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Neil Foley
Chartered Info Pro | Knowledge Manager | Stakeholder Consultation | Web Technologies | Database Mgt | Editor | Blogger | Speaker | Competitive Intelligence
Chartered Info Pro | Knowledge Manager | Stakeholder Consultation | Web Technologies | Database Mgt | Editor | Blogger | Speaker | Competitive Intelligence


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Knowledge Managers are often responsible for writing knowledge base articles for publication on organisational intranets for use by colleagues. In this respect, Knowledge Managers are quite comparable with journalists. In this post, I will be looking in detail at the common ground between journalists and information professionals. As you'll read, that common ground is really quite striking.
In the Know
In the Know

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In a past blog post, I looked at reasonable factors to take into account when implementing a #KnowledgeManagement project. In the video below, I have reprised the same points I made earlier but in a very concise format:

I’m sure you’ve heard of the expression Hedge your Bets; in other words, spread your risk. In the context of researching on the web that could be interpreted as using more than one search engine. Of course, use Google. However, there are other search engines out there and as no one search engine can cover the entire web, you will find that, although there may well be common ground between different engines, equally, you are likely to have different results using different sources. #charity

Over the course of recent years, in the light of experience, KM practitioners have, generally speaking, come to a consensus on what might be considered to be reasonable factors to take into account when implementing a KM project.

And it never hurts to have a reminder of fundamentals.

Today, this post is a digression from the normal discussion of Knowledge Management and Competitive Intelligence, to tell you about a film project that I worked on last summer with Southport MovieMakers. However, what I’ll be writing about is not entirely unrelated to discovering information.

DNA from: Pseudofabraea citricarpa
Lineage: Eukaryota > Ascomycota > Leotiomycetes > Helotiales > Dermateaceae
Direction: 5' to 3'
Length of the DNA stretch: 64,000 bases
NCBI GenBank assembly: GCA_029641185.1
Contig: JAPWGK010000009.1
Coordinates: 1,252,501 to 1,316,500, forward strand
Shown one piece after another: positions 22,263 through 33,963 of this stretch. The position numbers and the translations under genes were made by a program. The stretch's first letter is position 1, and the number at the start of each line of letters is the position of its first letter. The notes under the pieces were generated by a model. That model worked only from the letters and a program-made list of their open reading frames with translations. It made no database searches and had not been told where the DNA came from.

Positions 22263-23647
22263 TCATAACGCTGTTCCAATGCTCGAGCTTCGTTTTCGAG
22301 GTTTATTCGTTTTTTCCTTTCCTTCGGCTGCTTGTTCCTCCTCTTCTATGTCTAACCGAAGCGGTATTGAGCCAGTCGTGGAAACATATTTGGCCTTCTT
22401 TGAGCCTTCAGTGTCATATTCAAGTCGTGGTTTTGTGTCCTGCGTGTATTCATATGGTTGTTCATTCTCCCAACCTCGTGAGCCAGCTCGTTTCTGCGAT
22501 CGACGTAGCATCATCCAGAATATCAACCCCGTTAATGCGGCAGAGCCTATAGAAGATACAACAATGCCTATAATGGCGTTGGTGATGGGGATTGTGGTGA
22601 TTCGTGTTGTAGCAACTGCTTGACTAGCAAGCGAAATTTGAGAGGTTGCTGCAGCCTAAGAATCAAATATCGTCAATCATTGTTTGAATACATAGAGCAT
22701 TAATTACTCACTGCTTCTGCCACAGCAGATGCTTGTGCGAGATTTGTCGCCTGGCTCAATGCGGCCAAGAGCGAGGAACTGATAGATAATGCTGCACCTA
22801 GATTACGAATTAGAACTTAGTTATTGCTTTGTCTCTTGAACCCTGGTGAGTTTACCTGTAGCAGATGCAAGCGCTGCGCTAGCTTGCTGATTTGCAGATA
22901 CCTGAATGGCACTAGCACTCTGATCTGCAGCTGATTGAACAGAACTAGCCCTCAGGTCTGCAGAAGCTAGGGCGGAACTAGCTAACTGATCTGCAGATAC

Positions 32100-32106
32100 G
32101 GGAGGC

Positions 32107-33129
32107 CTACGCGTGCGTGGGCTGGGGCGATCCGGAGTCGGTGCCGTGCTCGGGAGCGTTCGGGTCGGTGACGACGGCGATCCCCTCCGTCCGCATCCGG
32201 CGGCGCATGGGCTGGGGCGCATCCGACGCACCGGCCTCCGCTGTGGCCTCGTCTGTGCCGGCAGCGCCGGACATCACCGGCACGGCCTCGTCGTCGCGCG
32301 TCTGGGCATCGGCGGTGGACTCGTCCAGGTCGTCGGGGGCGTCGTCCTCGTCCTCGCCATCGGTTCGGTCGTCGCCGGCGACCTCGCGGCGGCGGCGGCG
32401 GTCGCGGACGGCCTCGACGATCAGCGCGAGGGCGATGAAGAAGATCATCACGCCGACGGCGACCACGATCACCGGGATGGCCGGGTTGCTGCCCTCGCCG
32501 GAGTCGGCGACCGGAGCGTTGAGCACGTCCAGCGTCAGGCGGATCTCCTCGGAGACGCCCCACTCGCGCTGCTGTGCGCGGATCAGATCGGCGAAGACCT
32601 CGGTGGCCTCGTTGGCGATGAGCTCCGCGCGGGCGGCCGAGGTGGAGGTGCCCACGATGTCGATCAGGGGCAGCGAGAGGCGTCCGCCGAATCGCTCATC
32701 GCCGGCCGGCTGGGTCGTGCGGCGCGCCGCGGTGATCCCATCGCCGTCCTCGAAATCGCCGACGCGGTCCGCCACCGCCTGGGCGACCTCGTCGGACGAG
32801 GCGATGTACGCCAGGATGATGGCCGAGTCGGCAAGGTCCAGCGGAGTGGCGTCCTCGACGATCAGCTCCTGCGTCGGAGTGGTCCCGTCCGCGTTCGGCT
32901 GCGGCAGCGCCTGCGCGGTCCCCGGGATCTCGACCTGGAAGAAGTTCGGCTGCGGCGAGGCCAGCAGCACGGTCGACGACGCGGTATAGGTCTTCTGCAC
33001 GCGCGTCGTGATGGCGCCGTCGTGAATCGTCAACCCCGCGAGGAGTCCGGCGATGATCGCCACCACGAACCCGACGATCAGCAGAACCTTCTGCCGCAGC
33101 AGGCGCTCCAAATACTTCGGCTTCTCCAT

The film in question, The Rise, Fall - and Rise? of Lord Street, Southport, examines the changing fortunes of Southport. The film reflects upon the halcyon days of the past and looks at the present state of the town, focusing particularly on the famous thoroughfare of Lord Street. The film includes #interviews with a range of individuals, businesses, charities and politicians. The Rise? referred to in the title reflects the positive signs of growth, in part overseen by Southport BID, together with the efforts of volunteer groups in the town.

I am pleased to note that on 14 March the International Society for Knowledge Organization will be holding its AGM followed by a discussion on the future of roles, skills and training in the Knowledge sector.

Events of this type, including the networking opportunities, always seem to inspire me and I come away with new ideas; and ready to act upon those ideas.

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In last month’s edition of CILIP Update, David Gurteen was enthusing about the subject of conversation in his article, The transformative power of conversation. I use the term enthusing advisedly, as in this day and age, it is so easy to assume, particularly in the context of knowledge management, that information should come via the ICT route. How inspiring it was to read a considered article on that fundamental means of human communication, the conversation.

At the CILIP Conference 2015, I will be attending a talk entitled Making the right connections – engaging stakeholders, building and maintaining relationships that deliver clear benefits presented by Denise Carter.

In anticipation of attending this talk, it has prompted me to reflect on Denise’s reference (in the presentation abstract) to ensuring that you “engage on a one-to-one basis with each individual”. One key way of doing this is to interview individuals.

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Mindmap of my information-related skills.
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